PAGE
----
Author: Alice Echols
Editor: W. W. Norton & Company
ISBN: 9780393077018
Size: 19,43 MB
Format: PDF, ePub
Read: 576
Download

Disco thumps back to life in this pulsating look at the culture and politics that gave rise to the music. In the 1970s, as the disco tsunami engulfed America, the question, “Do you wanna dance?” became divisive, even explosive. What was it about this music that made it such hot stuff? In this incisive history, Alice Echols reveals the ways in which disco, assumed to be shallow and disposable, permanently transformed popular music, propelling it into new sonic territory and influencing rap, techno, and trance. This account probes the complex relationship between disco and the era’s major movements: gay liberation, feminism, and African American rights. But it never loses sight of the era’s defining soundtrack, spotlighting the work of precursors James Brown and Isaac Hayes, its dazzling divas Donna Summer and the women of Labelle, and some of its lesser-known but no less illustrious performers like Sylvester. You’ll never say “disco sucks” again after reading this fascinating account of the music you thought you hated but can’t stop dancing to.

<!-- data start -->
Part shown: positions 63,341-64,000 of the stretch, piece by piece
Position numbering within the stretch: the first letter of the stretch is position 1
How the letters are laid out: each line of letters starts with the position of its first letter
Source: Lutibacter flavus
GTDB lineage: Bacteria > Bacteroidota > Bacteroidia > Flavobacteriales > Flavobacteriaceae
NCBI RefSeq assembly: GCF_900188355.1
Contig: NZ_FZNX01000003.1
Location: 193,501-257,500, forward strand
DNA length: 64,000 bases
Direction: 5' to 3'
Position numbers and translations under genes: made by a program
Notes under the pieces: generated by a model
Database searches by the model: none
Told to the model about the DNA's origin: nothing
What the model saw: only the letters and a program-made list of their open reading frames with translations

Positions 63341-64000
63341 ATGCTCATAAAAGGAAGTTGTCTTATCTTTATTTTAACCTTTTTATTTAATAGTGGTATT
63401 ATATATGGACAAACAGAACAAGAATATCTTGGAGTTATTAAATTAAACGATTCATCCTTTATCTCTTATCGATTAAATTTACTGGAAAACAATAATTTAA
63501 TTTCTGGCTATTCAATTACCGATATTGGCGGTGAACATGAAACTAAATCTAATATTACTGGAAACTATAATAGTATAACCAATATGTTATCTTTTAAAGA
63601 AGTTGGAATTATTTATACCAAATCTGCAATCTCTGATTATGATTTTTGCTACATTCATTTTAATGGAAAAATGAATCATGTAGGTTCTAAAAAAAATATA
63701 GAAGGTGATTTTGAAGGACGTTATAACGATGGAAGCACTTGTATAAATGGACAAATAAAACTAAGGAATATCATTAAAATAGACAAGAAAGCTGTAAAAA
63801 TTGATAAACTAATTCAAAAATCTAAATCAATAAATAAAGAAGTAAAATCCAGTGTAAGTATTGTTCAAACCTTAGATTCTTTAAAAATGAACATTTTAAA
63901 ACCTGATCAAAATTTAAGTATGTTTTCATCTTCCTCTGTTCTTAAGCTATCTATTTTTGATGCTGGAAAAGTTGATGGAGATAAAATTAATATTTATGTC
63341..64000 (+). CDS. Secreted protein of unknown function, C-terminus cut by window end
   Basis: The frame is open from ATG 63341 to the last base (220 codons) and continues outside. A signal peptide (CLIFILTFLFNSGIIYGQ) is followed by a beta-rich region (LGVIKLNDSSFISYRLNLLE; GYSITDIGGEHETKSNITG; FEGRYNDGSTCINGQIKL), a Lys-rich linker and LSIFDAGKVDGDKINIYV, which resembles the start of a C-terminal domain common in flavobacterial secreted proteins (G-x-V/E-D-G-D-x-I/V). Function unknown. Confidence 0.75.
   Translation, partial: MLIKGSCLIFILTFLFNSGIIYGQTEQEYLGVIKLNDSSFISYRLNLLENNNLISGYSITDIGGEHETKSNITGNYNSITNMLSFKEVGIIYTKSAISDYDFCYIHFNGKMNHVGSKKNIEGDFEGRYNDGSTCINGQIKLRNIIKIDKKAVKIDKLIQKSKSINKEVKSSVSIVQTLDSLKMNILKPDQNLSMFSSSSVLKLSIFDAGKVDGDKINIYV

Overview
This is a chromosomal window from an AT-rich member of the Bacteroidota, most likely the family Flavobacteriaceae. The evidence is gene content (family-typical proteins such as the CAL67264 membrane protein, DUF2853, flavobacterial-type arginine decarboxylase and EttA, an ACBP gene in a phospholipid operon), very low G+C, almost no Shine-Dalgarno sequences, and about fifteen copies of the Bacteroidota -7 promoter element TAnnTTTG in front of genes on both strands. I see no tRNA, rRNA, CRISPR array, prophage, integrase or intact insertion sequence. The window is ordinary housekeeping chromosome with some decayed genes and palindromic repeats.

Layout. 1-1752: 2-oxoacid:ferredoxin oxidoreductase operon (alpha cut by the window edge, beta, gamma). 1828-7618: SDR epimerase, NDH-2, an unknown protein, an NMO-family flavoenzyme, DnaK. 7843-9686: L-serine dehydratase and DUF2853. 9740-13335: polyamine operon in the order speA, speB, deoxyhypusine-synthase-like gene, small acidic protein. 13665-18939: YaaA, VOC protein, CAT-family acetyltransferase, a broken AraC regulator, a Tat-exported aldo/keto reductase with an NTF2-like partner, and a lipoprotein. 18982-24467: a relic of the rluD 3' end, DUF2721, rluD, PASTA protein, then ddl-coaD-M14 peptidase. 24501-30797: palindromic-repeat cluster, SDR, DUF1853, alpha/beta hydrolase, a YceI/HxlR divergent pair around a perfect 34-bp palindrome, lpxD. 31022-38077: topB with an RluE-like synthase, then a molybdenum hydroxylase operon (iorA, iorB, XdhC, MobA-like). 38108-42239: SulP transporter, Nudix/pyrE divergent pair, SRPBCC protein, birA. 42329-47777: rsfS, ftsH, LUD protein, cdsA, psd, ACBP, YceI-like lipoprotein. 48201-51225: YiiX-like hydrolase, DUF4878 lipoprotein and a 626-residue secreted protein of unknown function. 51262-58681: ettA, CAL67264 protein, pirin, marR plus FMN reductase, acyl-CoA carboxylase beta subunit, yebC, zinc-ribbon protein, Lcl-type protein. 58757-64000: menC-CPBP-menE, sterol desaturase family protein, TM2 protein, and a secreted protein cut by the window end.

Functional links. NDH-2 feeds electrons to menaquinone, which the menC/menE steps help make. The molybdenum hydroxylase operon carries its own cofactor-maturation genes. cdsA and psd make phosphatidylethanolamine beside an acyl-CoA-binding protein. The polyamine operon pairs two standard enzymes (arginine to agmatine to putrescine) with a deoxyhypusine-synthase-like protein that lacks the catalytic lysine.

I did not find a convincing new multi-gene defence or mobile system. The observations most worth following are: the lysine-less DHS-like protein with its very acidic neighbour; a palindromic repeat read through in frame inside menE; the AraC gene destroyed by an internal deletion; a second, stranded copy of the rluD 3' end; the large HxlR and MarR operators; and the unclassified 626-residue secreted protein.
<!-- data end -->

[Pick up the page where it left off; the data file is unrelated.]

Decade Of Nightmares

Author: Philip Jenkins
Editor: Oxford University Press
ISBN: 0199884447
Size: 12,14 MB
Format: PDF, Kindle
Read: 137
Download